Now get into the later stages, when there are many zombies and still a lot of people. People are getting attacked, and pulled to the ground to get chewed upon. However, while eating, some fresh, live people run past and munching zombie is distracted by fresh meat, and abandons his kill for better stock. Zombie B, not fully eaten.

    This also comes in the case when someone turns very quickly - zombies don't eat other zombies. I would imagine at a very fast stage, these people start to taste bad after death, and the munching zombies move on. Zombie C - not fully eaten.

    In order to have the kind of mass turns you see in these stories, it has to all be happening very fast, so a lot of people were turned very quickly. Thus, lots of people who either got bitten during a skirmish, ran off to hide and eventually turned (Zombie D not fully eaten), or got partially eaten and were subsequently abandoned by their attackers (see above).

    [Note: there's an additional reason I can't tell you about since you're not into season three yet.]

    If you notice in Walking Dead, there are many people in varying stages of munch. Bicycle Girl, for one wasn't very lucky and there is a webisode with her backstory. There are plenty of bodies around that were just too far gone to turn as well. And there are even examples of people entirely disappearing because they were munched COMPLETELY, so you probably just don't see all the victims.

    Not everyone ended up as a zombie. Even with just 80% of the population of the US getting completely eaten with no trace and say, 5% survival rate, this still leaves the 15M survivors with 46M partly-eaten zombies to deal with. I'd wager the 80% is high too. So worry yourself no more. It's not a plot hole!

    ReplyDelete
  3. Nah, this isn't really a hole.

    First, zombies in all these shows occur during some sort of apocalypse, therein many, many zombies are made at once.

    Second, zombies are easily distracted - anytime something crosses their path, they go after it.

    Third, zombies never go after other zombies; only living flesh will do.

    Fourth, you don't turn (in most canons) immediately - it takes time after a bite/exposure to turn.

    Fifth, there is evidence in later episodes of the Walking Dead of zombies actually getting *full* too but still wanting to bite.

    So think this way... During an apocalypse, people don't really know what's going on, and there are more people than zombies. Thus, someone gets attacked, but they are likely able to beat the zombie away, or others help. Of course, now they are infected, and eventually turn, likely biting others. Zombie A, who is not fully eaten.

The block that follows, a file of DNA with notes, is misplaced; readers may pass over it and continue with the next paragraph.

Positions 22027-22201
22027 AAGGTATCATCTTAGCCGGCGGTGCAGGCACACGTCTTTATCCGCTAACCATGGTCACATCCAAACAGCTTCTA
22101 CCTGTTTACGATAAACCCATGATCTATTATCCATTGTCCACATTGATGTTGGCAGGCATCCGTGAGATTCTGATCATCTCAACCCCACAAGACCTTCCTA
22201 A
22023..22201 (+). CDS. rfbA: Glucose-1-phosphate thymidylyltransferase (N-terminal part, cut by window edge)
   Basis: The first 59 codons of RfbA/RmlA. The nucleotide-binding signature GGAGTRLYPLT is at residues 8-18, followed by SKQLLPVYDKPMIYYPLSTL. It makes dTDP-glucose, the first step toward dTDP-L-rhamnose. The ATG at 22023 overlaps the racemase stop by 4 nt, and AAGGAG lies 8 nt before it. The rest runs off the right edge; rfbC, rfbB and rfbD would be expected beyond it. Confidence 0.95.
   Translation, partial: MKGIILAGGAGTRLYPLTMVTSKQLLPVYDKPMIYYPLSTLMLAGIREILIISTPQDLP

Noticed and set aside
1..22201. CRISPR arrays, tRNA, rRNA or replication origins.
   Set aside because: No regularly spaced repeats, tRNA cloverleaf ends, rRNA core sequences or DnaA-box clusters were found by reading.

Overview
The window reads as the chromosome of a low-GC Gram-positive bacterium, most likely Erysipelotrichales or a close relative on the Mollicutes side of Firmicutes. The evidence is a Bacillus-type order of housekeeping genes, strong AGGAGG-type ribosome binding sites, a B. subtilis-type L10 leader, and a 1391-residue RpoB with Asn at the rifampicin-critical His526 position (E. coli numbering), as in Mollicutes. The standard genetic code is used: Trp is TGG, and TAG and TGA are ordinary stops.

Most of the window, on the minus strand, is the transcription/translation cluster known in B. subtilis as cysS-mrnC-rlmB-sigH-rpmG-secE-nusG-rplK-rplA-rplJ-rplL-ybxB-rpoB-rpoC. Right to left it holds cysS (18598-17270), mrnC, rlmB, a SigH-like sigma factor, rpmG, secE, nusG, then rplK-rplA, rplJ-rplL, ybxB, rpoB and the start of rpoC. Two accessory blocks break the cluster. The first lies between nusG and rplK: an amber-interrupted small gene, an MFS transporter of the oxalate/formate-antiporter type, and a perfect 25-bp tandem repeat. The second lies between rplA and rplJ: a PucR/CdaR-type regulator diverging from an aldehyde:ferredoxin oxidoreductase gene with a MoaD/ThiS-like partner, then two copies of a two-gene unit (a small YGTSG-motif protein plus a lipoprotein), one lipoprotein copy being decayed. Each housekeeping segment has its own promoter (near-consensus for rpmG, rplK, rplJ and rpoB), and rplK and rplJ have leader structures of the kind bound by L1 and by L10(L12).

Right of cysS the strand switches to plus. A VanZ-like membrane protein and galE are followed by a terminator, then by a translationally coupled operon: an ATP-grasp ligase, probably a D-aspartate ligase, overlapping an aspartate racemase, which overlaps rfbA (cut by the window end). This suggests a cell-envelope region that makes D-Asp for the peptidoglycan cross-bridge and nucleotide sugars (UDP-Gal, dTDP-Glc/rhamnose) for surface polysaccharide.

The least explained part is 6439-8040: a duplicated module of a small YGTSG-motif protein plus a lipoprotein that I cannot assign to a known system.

Now get into the later stages, when there are many zombies and still a lot of people. People are getting attacked, and pulled to the ground to get chewed upon. However, while eating, some fresh, live people run past and munching zombie is distracted by fresh meat, and abandons his kill for better stock. Zombie B, not fully eaten.

    This also comes in the case when someone turns very quickly - zombies don't eat other zombies. I would imagine at a very fast stage, these people start to taste bad after death, and the munching zombies move on. Zombie C - not fully eaten.

    In order to have the kind of mass turns you see in these stories, it has to all be happening very fast, so a lot of people were turned very quickly. Thus, lots of people who either got bitten during a skirmish, ran off to hide and eventually turned (Zombie D not fully eaten), or got partially eaten and were subsequently abandoned by their attackers (see above).

    [Note: there's an additional reason I can't tell you about since you're not into season three yet.]

    If you notice in Walking Dead, there are many people in varying stages of munch. Bicycle Girl, for one wasn't very lucky and there is a webisode with her backstory. There are plenty of bodies around that were just too far gone to turn as well. And there are even examples of people entirely disappearing because they were munched COMPLETELY, so you probably just don't see all the victims.

    Not everyone ended up as a zombie. Even with just 80% of the population of the US getting completely eaten with no trace and say, 5% survival rate, this still leaves the 15M survivors with 46M partly-eaten zombies to deal with. I'd wager the 80% is high too. So worry yourself no more. It's not a plot hole!

    ReplyDelete
  4. Hmmmm - Hawaii was vegetated by bird poo - perhaps Zombie poo???

    ReplyDelete
  5. I don't want to give any spoilers but I did ask my hubby if he remembered Season 2 of TWD and basically that will give you the best explanation at the end.

    ReplyDelete
  6. Love your card! All that gorgeous colour & that Apothecary accents die is stunning too. The new 'baby' zombies always seem to be escapees: they get bitten & then get away before they get eaten. heehee :o)

    ReplyDelete
  7. I don't think they started out feasting on humans. It was just a bite and move on in the beginning. Only when they started getting HUNGRY did they eat, eat, eat.
    Is Talking Dead also available to watch? If so you definetly need to watch that too. Almost (but not quite) better than the actual show!!

    ReplyDelete
  8. Bwahahahaha! You are a hoot! All valid questions to which I have no answers due to feeling like a corpse so not sure how the dead actually walk, let alone run and boy when my teeth all fall out of my head I hope I can still chow on some meat like they do!

    ReplyDelete